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April 22, 2022
By Brooke BradfordU of A System Division of Agriculture
FAYETTEVILLE, Ark. — As foreign ownership of U.S. farmlands increases, will more states
consider restrictions on such purchases? Harrison Pittman, director of the National
Agricultural Law Center will lay out the trends at the Mid-South Agricultural and
Environmental Law Conference on June 10.
Pittman will be one of the speakers addressing the most compelling legal issues in
food, environmental and agricultural law at the conference, which returns to an in-person
format June 9-10 in Memphis. See the agenda and register online.
According to a 2020 USDA report, foreign persons hold an interest in nearly 37.6 million acres of private U.S. agricultural
land, an increase of 2.4 million acres from 2019. Since 2015, foreign investments
have increased an average of 2.2 million acres per year. Foreign investors from Canada,
Italy, Germany, the Netherlands, and the United Kingdom represent 63 percent of all
foreign agricultural landholdings in the U.S.
The foreign investment has raised concerns. Over the past year, Missouri, Indiana,
Texas, and Alabama have considered legislation that would restrict foreign investments
and ownership of agricultural land within the boundaries of their state.
“This is not a new concept, as more than a dozen states specifically forbid or limit
certain foreign investments of agricultural land within their state,” Pittman said.
“However, state laws vary widely, and some states restrict only certain purchases
while allowing for at least some level of foreign ownership of agricultural land.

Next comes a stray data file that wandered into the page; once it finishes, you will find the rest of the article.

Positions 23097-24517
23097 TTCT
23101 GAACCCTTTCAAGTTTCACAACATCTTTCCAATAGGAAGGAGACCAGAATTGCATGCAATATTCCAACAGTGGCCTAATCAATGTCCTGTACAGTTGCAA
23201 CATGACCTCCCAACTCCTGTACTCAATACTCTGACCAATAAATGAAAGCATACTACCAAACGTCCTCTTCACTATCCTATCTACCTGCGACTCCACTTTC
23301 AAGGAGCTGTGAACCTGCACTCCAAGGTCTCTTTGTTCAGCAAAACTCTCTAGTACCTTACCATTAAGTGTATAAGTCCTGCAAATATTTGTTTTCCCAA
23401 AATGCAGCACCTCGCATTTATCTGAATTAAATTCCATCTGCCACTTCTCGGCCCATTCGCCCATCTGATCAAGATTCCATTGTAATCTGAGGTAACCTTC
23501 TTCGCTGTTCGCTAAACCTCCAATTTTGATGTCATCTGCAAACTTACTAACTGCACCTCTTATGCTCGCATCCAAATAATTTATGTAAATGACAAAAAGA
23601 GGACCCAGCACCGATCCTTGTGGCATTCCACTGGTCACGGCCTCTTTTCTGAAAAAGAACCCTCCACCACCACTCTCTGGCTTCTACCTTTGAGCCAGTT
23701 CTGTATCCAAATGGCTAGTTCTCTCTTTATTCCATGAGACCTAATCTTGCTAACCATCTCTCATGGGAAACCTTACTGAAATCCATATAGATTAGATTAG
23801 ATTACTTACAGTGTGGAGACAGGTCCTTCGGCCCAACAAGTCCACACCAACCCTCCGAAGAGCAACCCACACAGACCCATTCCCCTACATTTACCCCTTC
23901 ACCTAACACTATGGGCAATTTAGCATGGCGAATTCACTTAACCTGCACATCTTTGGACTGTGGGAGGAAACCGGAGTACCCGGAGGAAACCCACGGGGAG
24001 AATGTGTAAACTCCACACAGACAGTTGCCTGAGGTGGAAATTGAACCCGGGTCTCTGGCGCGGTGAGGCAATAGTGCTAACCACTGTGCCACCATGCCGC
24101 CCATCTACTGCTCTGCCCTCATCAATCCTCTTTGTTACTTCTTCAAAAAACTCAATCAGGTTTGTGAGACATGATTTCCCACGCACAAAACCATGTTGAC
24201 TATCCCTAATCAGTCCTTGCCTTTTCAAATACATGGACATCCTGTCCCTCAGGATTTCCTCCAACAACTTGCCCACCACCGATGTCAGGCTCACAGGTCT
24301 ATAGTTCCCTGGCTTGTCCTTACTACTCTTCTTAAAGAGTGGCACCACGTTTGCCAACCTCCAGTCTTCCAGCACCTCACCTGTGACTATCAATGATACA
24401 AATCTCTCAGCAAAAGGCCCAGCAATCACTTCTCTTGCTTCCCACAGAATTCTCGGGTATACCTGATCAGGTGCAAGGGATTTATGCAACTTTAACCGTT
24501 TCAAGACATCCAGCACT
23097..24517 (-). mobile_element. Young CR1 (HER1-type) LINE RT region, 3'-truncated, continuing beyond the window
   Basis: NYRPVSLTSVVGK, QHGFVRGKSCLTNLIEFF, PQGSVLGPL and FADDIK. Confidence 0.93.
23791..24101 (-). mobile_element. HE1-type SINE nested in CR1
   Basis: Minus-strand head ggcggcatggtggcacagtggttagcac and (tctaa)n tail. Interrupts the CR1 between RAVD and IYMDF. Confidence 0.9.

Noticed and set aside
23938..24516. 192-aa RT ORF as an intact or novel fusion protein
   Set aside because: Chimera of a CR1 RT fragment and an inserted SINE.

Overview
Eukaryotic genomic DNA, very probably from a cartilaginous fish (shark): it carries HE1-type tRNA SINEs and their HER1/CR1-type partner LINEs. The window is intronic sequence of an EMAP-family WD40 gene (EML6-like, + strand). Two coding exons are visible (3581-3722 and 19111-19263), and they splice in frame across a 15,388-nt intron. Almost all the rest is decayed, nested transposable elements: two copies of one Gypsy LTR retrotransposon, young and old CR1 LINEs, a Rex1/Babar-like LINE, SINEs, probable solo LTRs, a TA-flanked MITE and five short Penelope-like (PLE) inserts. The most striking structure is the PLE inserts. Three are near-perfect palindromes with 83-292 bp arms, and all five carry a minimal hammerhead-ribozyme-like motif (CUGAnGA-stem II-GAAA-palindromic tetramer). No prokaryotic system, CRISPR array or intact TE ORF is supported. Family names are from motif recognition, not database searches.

“My June 10 update will take a deeper look at recent proposals and changes and what
we might expect to see in the future,” he said.
Continuing education available
The conference has been approved for six hours of CLE in Arkansas, Mississippi, and
Tennessee including one hour of ethics. It has been approved for 7.2 total hours of
CLE in Missouri, including 1.2 hours of ethics. The American Society of Farm Managers
and Rural Appraisers has approved this conference for seven hours of CE.
Additionally, attendees who register by May 22 early bird deadline are also eligible
for two “bonus” hours of online continuing education credit from the above organizations
Learn more and register for the conference here: https://bit.ly/3rSvzAd.
For more information on the National Agricultural Law Center, visit https://nationalaglawcenter.org/ or follow @Nataglaw on Twitter.
About the National Agricultural Law Center
The National Agricultural Law Center serves as the nation’s leading source of agricultural and food law research and information.
The Center works with producers, state and federal policymakers, Congressional staffers,
attorneys, land grant universities, and many others to provide objective, nonpartisan
agricultural and food law research and information to the nation’s agricultural community.
The Center is a unit of the University of Arkansas System Division of Agriculture
and works in close partnership with the USDA Agricultural Research Service, National
About the Division of Agriculture
The University of Arkansas System Division of Agriculture’s mission is to strengthen
agriculture, communities, and families by connecting trusted research to the adoption
of best practices. Through the Agricultural Experiment Station and the Cooperative
Extension Service, the Division of Agriculture conducts research and extension work
within the nation’s historic land grant education system.
The Division of Agriculture is one of 20 entities within the University of Arkansas
System. It has offices in all 75 counties in Arkansas and faculty on five system campuses.
The University of Arkansas System Division of Agriculture is an equal opportunity/equal
access/affirmative action institution. If you require a reasonable accommodation to
participate or need materials in another format, please contact 479-575-4607 as soon
as possible. Dial 711 for Arkansas Relay.
# # #
Media contact: Will ClarkNational Agricultural Law Centerwwc001@uark.edu479-899-2673